Assenza’s truths

Vices and virtues of today’s pastry making in an interview to the only speaker participating in all the 11 editions of Identità Golose

02-02-2015
On Tuesday 10th February at 2.45 pm, Corrado Assen

On Tuesday 10th February at 2.45 pm, Corrado Assenza of Caffè Sicilia in Noto (Siracusa) will open in the Auditorium hall the afternoon dedicated to Dossier Dessert. As of this edition of Identità Milano he whom Alain Ducasse defined as "le plus grand confiturier du monde" will be the only one to have held a speech in all the editions of Identità Golose since 2005 (photo credits Francesca Brambilla and Serena Serrani)

This interview is a dutiful tribute to Corrado Assenza, who as of Tuesday 10th February will be the only speaker to participate in 11 editions of Identità Golose in Milan. Dozens of lessons and concepts, focused, over the years, also on worlds and foods that are only seemingly distant from pastry making such as bread, pizza or meat.

The following lines, however, do not trace a “balance sheet”: the exercise of lingering on the past only makes sense if one can fully unveil today’s criticalities. Only if it concurs to the promotion of the discipline’s future as intended by the genius of Caffè Sicilia in Noto.

25th January 2005, your first lecture at Identità Milano. What are your memories?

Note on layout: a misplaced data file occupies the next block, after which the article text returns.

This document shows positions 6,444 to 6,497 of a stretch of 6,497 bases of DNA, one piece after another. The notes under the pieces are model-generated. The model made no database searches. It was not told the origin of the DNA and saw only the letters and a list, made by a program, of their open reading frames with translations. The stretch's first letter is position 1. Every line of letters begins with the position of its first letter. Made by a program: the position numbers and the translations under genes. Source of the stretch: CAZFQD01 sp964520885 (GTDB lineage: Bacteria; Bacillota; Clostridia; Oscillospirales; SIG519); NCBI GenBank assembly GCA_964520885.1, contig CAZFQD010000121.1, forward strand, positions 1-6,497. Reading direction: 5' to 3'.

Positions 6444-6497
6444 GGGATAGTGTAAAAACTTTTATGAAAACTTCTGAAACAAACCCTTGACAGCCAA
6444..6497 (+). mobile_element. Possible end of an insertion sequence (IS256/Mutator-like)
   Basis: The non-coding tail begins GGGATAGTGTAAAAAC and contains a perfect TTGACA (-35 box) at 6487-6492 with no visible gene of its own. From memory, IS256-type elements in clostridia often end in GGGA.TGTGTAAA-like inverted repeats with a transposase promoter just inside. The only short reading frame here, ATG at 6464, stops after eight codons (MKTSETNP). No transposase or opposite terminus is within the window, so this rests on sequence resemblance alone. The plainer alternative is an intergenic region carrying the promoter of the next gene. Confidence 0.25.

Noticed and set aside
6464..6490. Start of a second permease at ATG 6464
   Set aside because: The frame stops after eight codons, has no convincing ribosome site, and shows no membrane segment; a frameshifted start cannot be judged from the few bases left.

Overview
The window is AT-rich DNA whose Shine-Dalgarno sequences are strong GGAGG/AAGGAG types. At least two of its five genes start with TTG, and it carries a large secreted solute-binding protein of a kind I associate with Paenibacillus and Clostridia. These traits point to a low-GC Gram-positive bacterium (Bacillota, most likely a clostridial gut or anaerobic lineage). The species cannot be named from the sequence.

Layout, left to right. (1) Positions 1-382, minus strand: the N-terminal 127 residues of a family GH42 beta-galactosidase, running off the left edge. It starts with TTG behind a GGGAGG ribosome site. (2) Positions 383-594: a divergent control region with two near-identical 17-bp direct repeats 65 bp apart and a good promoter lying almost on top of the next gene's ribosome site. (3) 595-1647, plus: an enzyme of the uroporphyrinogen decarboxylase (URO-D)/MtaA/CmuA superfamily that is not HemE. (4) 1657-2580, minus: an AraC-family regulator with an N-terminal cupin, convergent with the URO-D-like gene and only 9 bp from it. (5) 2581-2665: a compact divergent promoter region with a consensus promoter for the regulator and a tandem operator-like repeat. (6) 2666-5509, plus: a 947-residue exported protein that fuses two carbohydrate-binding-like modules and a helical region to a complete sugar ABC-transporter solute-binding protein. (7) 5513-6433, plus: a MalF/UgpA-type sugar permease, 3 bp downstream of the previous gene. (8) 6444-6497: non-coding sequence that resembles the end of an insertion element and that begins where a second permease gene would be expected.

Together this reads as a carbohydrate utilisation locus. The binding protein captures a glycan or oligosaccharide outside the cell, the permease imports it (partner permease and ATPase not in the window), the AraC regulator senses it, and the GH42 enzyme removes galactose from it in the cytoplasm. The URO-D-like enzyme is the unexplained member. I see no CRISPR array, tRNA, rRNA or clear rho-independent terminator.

I prepared a Sweet pasta in an almond milk. The following Sunday, Paolo Marchi wrote an article for Il Giornale with a large photo in the middle, a spoon of honey that fell into the water. I had triggered something in his head. As of the following edition, to the subtitle of Identità Golose, the 'International Congress of Signature Cuisine’ the words ‘and Pastry Making’ were added.

With that dish, for the first time, the wall separating the savoury and sweet worlds was pulled down. A project you expressed much earlier than Ferran Adrià with his famous manifesto. How does it feel today?
It makes me very happy. That dish was made with spaghetti Senatore Cappelli produced by Latini, seasoned with Mielarò and saffron and then placed on a sauce made with almonds from Noto, a sheep ricotta ice cream and drops of oregano extract. An intertwine of sweet and savoury that was a precursor of what we would see many times in the following decade. It was also the result of the five previous years. I remember that in 2002 my colleague Carmelo Chiaramonte tasted my stone bass candied with honey. He boggled.

Sweet pasta in almond sea, the first course Corrado Assenza presented at Identità in January 2005 (photo Canio Romaniello)

Sweet pasta in almond sea, the first course Corrado Assenza presented at Identità in January 2005 (photo Canio Romaniello)